Why is it important to carry out continuous monitoring of plankton in Lake Baikal?
17 July 2018
Thanks to the two-year grant support of the Lake Baikal Foundation, the Institute of Biology of the Irkutsk State University continues the long-term ecological monitoring program for Lake Baikal, Point No.1, which means that sampling and analysis of the condition of Baikal phyto- and zooplankton goes on!
Regular sampling takes place every two weeks and is conducted continuously since February 1945 at the «pelagic stationary station No. 1». The station is located in South Baikal, opposite the village of Bolshie Koty 2.7 km away from the coast and on depth of about 800 m against the biology station of the ISU Institute of Biology. Samples of phytoplankton are taken every 7-10 days from the depth of 0, 5, 10, 25, 50, 100, 150, 200, 250 m, and from the layers 0-5, 5-10, 10-25, 25-50, 50-100, 100-150, 150-250 m samples of zooplankton are selected. Then samples are delivered to the laboratory, where they are analyzed under a microscope. All the data obtained in a detailed analysis of more than 700 forms of zooplankton and more than 400 forms of phytoplankton are recorded in a unified computer base.
Such scientific research is necessary to monitor the state of Lake Baikal, since the water quality in such a large lake is by 90% determined, same as in the ocean, by the state of its plankton community. Given the fact that quantitative and qualitative characteristics of plankton change all the time, it is necessary to provide regular monitoring and sampling. And only these decades long observations make it possible to identify fundamental trends in the Lake Baikal ecosystem.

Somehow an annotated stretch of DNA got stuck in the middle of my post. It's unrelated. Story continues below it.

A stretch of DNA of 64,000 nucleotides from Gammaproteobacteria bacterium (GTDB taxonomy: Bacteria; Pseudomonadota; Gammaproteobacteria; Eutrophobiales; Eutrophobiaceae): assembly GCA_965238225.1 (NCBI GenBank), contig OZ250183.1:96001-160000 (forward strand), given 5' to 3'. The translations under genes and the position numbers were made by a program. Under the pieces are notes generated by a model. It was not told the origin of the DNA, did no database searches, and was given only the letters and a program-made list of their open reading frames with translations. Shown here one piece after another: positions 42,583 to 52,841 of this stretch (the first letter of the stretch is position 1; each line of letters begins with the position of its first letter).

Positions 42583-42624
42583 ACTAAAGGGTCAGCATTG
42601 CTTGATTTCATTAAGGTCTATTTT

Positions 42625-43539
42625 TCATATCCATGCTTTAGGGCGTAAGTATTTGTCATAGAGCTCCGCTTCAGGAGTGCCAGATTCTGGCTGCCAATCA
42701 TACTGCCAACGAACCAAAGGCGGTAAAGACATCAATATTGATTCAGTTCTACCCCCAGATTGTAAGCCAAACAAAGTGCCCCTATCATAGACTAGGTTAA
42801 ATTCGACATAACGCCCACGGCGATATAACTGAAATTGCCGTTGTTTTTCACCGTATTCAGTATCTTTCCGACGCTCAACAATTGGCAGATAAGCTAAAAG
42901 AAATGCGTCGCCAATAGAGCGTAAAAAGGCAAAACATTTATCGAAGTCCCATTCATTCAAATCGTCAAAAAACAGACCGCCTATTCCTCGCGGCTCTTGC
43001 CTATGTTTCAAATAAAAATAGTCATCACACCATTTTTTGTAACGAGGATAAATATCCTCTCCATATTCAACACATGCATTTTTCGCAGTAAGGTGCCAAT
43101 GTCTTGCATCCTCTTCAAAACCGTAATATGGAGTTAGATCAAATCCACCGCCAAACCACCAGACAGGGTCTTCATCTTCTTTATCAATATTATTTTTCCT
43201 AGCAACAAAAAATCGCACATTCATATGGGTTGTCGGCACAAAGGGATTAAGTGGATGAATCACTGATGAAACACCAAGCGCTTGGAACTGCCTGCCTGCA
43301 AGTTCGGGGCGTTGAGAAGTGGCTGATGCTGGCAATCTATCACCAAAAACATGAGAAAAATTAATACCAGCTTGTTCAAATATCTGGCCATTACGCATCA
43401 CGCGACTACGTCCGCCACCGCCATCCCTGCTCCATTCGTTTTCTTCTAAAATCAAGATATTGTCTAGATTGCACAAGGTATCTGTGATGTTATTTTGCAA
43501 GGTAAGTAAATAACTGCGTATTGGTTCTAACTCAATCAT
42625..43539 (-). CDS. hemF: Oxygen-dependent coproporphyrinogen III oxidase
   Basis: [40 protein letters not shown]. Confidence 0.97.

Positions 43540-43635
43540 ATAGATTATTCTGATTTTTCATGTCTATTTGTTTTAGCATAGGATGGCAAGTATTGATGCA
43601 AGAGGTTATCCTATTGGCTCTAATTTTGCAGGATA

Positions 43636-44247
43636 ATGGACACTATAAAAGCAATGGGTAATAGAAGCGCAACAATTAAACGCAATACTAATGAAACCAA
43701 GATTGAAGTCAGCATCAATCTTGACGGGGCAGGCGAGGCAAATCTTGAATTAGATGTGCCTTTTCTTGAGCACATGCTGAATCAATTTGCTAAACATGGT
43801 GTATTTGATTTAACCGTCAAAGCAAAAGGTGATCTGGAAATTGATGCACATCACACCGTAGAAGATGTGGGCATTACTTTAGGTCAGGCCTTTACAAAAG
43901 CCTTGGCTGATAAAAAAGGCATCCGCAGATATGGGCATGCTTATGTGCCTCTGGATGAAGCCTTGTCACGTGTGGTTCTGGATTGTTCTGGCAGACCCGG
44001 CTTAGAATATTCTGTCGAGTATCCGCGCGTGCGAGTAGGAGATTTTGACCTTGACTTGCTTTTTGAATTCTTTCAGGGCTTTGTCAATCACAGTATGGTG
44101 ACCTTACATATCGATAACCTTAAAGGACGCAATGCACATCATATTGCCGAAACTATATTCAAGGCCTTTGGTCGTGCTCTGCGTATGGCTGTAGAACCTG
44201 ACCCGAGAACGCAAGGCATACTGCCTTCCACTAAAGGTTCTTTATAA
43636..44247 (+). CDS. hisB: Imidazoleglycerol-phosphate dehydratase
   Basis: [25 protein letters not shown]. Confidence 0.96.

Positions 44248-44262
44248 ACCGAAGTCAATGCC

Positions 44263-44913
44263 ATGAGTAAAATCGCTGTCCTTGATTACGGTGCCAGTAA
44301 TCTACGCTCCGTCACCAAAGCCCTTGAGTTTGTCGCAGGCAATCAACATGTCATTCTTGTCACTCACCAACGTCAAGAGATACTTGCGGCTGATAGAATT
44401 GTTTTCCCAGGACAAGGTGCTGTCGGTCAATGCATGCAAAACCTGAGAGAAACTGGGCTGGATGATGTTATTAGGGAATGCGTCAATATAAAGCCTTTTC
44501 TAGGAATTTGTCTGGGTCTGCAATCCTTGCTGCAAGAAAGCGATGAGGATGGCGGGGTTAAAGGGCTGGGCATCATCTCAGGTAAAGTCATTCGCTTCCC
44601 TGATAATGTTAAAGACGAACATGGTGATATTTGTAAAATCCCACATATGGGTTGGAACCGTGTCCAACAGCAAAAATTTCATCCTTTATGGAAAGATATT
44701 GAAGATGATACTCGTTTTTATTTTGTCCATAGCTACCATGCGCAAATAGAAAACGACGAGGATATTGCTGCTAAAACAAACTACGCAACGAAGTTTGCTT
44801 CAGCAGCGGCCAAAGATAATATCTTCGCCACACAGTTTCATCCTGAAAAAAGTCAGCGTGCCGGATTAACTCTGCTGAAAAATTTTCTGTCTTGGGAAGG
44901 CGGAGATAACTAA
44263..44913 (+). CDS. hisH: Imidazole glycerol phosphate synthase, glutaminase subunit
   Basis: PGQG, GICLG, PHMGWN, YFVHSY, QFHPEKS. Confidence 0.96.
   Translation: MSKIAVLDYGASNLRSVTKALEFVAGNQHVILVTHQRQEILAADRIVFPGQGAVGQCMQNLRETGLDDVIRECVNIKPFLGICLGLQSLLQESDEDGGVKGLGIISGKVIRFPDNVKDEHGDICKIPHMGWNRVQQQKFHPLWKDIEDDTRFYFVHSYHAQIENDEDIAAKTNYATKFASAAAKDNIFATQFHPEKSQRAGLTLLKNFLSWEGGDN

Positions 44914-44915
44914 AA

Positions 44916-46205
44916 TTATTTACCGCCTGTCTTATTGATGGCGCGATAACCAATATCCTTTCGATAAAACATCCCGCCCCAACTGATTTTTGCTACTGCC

As the results of 72-year observation, the following trends were revealed:
a decrease in the abundance of large-cell endemic Baikal under ice algae and endemic sub-ice Baikal rotifers;
an increase in the number of cosmopolitan small-cell algae, cosmopolitan summer rotifers;
the biodiversity of subglacial algae is closely related to the under ice water temperature – the lower the water temperature, the more endemic algae species develop there and, conversely, the higher the temperature, the more the proportion of cosmopolitans is.
This information is important for understanding the processes taking place in the ecosystem of Lake Baikal and its response to global climate change. Plankton monitoring should be continued to ensure that the detected trends are reliable. If primary observations are confirmed over longer periods of time, global changes actually take place, and they are serious enough so that even such a conservative and inertial system as the ecosystem of the giant Lake Baikal notices them and reacts to them accordingly.
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